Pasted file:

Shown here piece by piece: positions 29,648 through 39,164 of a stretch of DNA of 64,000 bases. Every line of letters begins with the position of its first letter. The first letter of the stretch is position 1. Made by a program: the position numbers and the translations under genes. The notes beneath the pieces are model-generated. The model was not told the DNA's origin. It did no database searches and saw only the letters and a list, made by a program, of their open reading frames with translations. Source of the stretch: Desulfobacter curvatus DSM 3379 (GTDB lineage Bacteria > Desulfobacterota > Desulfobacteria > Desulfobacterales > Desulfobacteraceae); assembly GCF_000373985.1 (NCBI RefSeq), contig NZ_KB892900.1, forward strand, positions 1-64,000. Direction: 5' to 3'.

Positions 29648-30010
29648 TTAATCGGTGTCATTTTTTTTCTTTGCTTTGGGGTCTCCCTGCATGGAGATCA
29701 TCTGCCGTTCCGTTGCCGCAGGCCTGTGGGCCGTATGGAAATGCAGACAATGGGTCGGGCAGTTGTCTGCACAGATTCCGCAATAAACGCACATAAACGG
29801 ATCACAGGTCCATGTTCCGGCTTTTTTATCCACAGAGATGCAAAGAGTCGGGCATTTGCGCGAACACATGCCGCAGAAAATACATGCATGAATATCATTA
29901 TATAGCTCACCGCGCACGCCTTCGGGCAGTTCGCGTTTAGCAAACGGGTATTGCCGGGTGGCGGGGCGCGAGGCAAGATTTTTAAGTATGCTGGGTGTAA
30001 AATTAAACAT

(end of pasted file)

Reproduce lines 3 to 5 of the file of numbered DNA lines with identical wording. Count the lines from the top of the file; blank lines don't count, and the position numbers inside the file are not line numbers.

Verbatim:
29648 TTAATCGGTGTCATTTTTTTTCTTTGCTTTGGGGTCTCCCTGCATGGAGATCA
29701 TCTGCCGTTCCGTTGCCGCAGGCCTGTGGGCCGTATGGAAATGCAGACAATGGGTCGGGCAGTTGTCTGCACAGATTCCGCAATAAACGCACATAAACGG
29801 ATCACAGGTCCATGTTCCGGCTTTTTTATCCACAGAGATGCAAAGAGTCGGGCATTTGCGCGAACACATGCCGCAGAAAATACATGCATGAATATCATTA